Cowley Hill School

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About Cowley Hill School

Name Cowley Hill School
Ofsted Inspections
Headteacher Mr Jon Hood
Address Winstre Road, Borehamwood, WD6 5DP
Phone Number 02089532218
Phase Primary
Type Community school
Age Range 3-11
Religious Character Does not apply
Gender Mixed
Number of Pupils 436
Local Authority Hertfordshire
Highlights from Latest Inspection


Cowley Hill School continues to be a good school.

What is it like to attend this school?

Pupils are well cared for at this welcoming school. Attendance is high. Pupils have a notable range of extra-curricular opportunities.

They enjoy a wide variety of lunchtime and after-school clubs, including choir, sketching, French and football, which enhance their learning experience and build relationships. This is a strength of the school.

Pupils behave well in class and around the school.

Pupils understand what bullying is and say it rarely happens. Parents who responded to the online survey, Ofsted Parent View, agree that bullying rarely happens and that issues are dealt... with. Pupils know who to speak with if they are worried or concerned.

They are confident that adults will listen to them.

Pupils have good relationships with each other and with adults. They speak sensitively and kindly about each other.

Pupils understand about different religions and beliefs. They celebrate cultural events such as Black History Month.

Parents are positive about the school.

During the national lockdowns, pupils and their parents appreciated the school's care and the thorough and accessible remote curriculum offer.

What does the school do well and what does it need to do better?

Leaders have designed the curriculum with care and attention to detail. They have identified the key skills, knowledge and outcomes expected for each year group.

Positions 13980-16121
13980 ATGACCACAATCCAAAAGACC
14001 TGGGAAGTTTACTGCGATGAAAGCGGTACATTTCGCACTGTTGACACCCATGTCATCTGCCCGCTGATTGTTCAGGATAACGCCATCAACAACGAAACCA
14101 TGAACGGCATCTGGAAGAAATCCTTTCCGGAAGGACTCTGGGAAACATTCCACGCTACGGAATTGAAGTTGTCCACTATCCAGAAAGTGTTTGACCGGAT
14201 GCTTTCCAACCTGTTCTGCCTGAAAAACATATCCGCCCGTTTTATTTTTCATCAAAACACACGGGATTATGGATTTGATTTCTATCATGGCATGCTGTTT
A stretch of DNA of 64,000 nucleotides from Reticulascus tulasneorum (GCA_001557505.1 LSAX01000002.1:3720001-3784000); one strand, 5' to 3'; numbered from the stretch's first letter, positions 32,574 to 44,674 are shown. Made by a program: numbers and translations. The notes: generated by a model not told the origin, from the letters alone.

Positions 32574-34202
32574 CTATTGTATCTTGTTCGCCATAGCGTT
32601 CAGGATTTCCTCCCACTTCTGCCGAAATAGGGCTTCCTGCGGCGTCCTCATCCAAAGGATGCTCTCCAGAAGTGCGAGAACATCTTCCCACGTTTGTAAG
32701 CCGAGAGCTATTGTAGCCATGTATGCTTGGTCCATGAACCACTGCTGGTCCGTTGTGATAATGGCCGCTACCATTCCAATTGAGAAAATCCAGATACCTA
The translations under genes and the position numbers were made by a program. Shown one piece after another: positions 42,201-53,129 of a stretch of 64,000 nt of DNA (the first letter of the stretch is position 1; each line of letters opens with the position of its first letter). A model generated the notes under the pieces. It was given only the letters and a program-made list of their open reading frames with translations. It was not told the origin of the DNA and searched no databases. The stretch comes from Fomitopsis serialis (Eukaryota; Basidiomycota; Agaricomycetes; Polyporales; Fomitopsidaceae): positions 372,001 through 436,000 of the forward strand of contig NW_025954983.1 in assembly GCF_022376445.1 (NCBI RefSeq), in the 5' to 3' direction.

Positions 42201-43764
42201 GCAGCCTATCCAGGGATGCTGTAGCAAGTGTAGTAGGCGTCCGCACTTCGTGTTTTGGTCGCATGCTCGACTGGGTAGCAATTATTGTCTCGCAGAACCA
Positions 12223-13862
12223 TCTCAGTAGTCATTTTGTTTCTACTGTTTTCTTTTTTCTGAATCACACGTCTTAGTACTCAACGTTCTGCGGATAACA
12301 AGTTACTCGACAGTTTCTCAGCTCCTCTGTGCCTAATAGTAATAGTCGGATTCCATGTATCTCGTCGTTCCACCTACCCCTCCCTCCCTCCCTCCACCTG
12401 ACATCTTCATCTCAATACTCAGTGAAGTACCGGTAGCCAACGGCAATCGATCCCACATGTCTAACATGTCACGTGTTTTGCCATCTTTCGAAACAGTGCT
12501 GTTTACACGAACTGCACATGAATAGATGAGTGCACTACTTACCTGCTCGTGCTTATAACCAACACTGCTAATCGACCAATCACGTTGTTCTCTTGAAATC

This ensures pupils build their knowledge over time in a well-considered order. Pupils present their work well across the curriculum. Teachers help pupils understand what they need to do to improve their work.

Curriculum leaders are knowledgeable, reflective and proactive. They are keen to improve the quality of education in their curriculum areas. Senior leaders make sure curriculum leaders have opportunities to check how well teachers adapt teaching to meet the needs of pupils.

Curriculum plans are now focused on ensuring teaching practice is consistent across all subjects.

Leaders check pupils' starting points and how well pupils learn and remember more over time. However, teachers do not check pupils' learning as well as they should during lessons.

This results in a few pupils not getting the level of challenge which would help further develop their understanding.

Pupils are taught to read carefully and well. They learn the sounds that letters make from the point of starting school in early years.

Staff are mostly precise and accurate when teaching this to pupils. Most pupils learn to read fluently and well.

The curriculum is broad and interesting.

In assemblies, pupils sing with both skill and joy. Leaders promote pupils' wider knowledge in a variety of ways to help them understand British Values.

The needs of pupils with special educational needs and/or disabilities (SEND) are identified at an early stage.